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Contemporary Notables of the name Lothian (post 1700)



  • Dan Lothian, American telejournalist, CNN 's White House Correspondent
  • Thomas Lothian (b. 1928), American politician in Wisconsin, legislator, and college professor
  • David Eric Lothian (b. 1961), Scottish legal expert
  • Albert James Lothian (1895-1952), Scottish-born, Canadian architect

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Motto


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Motto



The motto was originally a war cry or slogan. Mottoes first began to be shown with arms in the 14th and 15th centuries, but were not in general use until the 17th century. Thus the oldest coats of arms generally do not include a motto. Mottoes seldom form part of the grant of arms: Under most heraldic authorities, a motto is an optional component of the coat of arms, and can be added to or changed at will; many families have chosen not to display a motto.

Motto: Non dormit qui custodit
Motto Translation: The sentinel sleeps not.


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Lothian Family Crest Products


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Lothian Family Crest Products




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See Also


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See Also




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Citations


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Citations



  1. ^ Filby, P. William, Meyer, Mary K., Passenger and immigration lists index : a guide to published arrival records of about 500,000 passengers who came to the United States and Canada in the seventeenth, eighteenth, and nineteenth centuries. 1982-1985 Cumulated Supplements in Four Volumes Detroit, Mich. : Gale Research Co., 1985, Print (ISBN 0-8103-1795-8)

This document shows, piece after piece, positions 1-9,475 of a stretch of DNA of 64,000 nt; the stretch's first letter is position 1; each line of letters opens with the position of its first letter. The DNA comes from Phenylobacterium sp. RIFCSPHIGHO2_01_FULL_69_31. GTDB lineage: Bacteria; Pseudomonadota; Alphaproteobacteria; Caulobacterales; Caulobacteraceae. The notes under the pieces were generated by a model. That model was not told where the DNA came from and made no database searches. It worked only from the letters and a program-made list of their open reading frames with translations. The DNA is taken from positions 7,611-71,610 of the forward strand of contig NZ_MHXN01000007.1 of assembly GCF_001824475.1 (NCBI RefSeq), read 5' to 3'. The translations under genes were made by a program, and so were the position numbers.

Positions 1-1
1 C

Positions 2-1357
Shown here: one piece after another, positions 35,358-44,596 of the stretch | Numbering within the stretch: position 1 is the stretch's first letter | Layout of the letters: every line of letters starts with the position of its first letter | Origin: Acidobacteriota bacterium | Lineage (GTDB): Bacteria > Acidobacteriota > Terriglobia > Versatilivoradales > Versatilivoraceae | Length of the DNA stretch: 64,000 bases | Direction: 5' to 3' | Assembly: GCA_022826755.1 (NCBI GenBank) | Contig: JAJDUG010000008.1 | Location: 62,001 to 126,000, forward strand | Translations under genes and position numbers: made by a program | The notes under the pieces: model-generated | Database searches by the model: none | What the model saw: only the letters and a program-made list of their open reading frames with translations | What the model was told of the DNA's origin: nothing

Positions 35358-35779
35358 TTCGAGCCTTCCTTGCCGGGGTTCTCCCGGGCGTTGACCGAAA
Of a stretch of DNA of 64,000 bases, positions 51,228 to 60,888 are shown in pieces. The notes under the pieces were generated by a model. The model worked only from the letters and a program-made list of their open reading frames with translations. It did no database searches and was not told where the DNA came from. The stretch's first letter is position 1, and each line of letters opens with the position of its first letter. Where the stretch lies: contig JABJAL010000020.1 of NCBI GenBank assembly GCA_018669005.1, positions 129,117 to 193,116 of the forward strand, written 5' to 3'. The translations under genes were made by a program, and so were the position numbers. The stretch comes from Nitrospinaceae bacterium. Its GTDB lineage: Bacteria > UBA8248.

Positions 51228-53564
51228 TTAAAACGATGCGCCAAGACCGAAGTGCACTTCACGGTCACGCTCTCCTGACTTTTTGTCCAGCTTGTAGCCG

Other References

  1. Bolton, Charles Knowles. Scotch Irish Pioneers In Ulster and America. Montana: Kessinger Publishing. Print.
  2. Filby, P. William and Mary K Meyer. Passenger and Immigration Lists Index in Four Volumes. Detroit: Gale Research, 1985. Print. (ISBN 0-8103-1795-8).
  3. Moncrieffe, Sir Ian of That Ilk and Don Pottinger. Clan Map Scotland of Old. Edinburgh: Bartholomew and Son, 1983. Print.
  4. Burke, John Bernard Ed. The Roll of Battle Abbey. Baltimore: Genealogical Publishing. Print.
  5. Innes, Thomas and Learney. Scots Heraldry A Practical Handbook on the Historical Principles and Mordern Application of the Art and Science. London: Oliver and Boyd, 1934. Print.
  6. Urquhart, Blair Edition. Tartans The New Compact Study Guide and Identifier. Secauccus, NJ: Chartwell Books, 1994. Print. (ISBN 0-7858-0050-6).
  7. Browne, James. The History of Scotland it's Highlands, Regiments and Clans 8 Volumes. Edinburgh: Francis A Niccolls & Co, 1909. Print.
  8. Best, Hugh. Debrett's Texas Peerage. New York: Coward-McCann, 1983. Print. (ISBN 069811244X).
  9. Bell, Robert. The Book of Ulster Surnames. Belfast: Blackstaff, 1988. Print. (ISBN 10-0856404160).
  10. The Norman People and Their Existing Descendants in the British Dominions and the United States Of America. Baltimore: Genealogical Publishing, 1975. Print. (ISBN 0-8063-0636-X).
  11. ...

The Lothian Family Crest was acquired from the Houseofnames.com archives. The Lothian Family Crest was drawn according to heraldic standards based on published blazons. We generally include the oldest published family crest once associated with each surname.

This page was last modified on 11 July 2016 at 07:45.